At least this is what the lawyers of the two women accused of killing North Korean Kim Jong-nam is said to have decided as the basis of their defence plea today, in the Malaysian court.
But the real question is how will Malaysia handle the case of the two women?
That is the big question indeed, to which there could be only one answer: There should be no case to answer?
The reason is there is no ‘body’ as evidence since the Kim’s body was sent illico-presto to North Korea, the country that claimed the body, saying it was not murder.
Altogether, the lawyer of Siti Aisyah told The Associated Press the man who he believes recruited his client was allowed to leave Malaysia late last month, after the country struck a surprise deal with North Korea.
The lawyer said Malaysia has potentially compromised the case and that he’s afraid his client will become a scapegoat, wrote AP.
“(He) may not be implicated in the actual event of the murder, but his evidence is so important, central to our defense because it clearly shows how this naive girl was duped into doing things outside her knowledge,” Gooi Soon Seng said at his office in the suburbs of Kuala Lumpur.
Now, would North Korea come forward and testify in the ongoing court case in Malaysia, to state that Kim was not murdered but he died of heart attack?
Then there is the case of the suspected mastermind and accomplices flying away to Pyongyan, free of any charges.
It will be interesting to see how a court can condemn two accused women when the plotters of the ‘attack’ were allowed to leave the country free.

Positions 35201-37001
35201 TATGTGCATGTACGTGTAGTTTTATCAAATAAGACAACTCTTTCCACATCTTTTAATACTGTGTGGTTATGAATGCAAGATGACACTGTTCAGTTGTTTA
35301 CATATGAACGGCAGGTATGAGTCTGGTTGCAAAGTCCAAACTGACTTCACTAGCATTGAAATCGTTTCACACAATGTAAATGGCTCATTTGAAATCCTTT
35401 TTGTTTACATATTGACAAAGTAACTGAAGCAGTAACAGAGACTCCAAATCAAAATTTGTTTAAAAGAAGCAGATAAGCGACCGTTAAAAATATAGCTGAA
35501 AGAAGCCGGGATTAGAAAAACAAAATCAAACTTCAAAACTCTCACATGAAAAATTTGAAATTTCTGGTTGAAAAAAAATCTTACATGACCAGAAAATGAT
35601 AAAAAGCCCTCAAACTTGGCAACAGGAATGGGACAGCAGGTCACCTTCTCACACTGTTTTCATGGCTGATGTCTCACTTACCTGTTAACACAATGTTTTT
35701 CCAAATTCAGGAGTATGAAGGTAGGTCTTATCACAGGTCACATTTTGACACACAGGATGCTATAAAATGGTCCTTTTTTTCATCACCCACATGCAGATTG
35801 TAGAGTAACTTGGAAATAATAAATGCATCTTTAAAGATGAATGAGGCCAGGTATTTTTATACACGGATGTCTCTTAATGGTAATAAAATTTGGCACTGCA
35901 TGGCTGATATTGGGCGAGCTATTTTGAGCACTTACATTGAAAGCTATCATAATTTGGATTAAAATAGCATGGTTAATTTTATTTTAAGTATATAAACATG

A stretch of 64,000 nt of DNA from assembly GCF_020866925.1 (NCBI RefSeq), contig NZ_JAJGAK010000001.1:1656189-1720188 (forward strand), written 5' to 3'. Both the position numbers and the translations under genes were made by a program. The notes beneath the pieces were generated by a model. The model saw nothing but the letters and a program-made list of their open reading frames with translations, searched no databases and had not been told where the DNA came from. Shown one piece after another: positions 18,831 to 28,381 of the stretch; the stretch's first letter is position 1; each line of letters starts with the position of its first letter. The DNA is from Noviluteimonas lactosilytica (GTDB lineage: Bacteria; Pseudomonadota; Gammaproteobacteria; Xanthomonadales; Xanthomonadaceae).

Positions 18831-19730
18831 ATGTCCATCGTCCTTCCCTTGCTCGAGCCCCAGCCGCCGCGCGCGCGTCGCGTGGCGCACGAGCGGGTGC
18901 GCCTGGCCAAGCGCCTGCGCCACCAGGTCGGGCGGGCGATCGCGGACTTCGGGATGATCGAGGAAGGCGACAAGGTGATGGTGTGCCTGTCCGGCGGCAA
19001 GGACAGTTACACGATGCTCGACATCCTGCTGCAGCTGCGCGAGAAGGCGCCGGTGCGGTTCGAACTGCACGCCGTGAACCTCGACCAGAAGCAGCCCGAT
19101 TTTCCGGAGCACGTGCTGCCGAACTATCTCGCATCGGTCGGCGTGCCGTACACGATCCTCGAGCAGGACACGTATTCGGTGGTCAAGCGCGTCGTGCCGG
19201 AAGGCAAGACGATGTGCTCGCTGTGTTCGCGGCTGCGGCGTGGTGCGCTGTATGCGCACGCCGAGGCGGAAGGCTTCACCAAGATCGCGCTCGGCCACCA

Lawyers could well argue on the issues pertaining to the acts the two women were allegedly involved at the Kuala Lumpur International Airport, the fact will remain that the people said to be behind the murder will not go to jail.
They will not even be judged for that matter!
Or will they be judged ‘in absentia’?
Doan Thi Huong, the Vietnamese woman accused of participating alongside an Indonesian Siti Aisyah, if convicted, face the death penalty.
Doan Thi Huong was the only one to graduate from high school in her family, said Wall Street Journal.
She is the youngest of the five siblings, but her family did not know she had dropped out of school and ended up working in a bar.
That is where, according to South Korean spies, she met with the North Korean plotters.
Malaysian authorities allege Huong, 28, and her co-defendant, 25-year-old Siti Aisyah, knowingly killed Mr. Kim on Feb. 13, by smearing the banned nerve agent VX on his face in Kuala Lumpur’s main airport.
Huong is allegedly the woman with cropped red hair and an “LOL” T-shirt caught in security footage lunging at Mr. Kim from behind, said The Journal.
The women say they thought they were acting in a prank TV show, said Gooi Soon Seng, lead lawyer for Aisyah.
The defense lawyers will likely also question whether it was the women’s actions that killed Mr. Kim, he said, which is what North Korea is claiming, that is their actions did not kill Kim.
Surprisingly, South Korean officials – very much involved in the story – say the killing was orchestrated by North Korea, and allege both women were recruited by North Korean agents.
Yet the eight North Korean suspects Malaysia identified have all left Malaysia and are believed to be back home.
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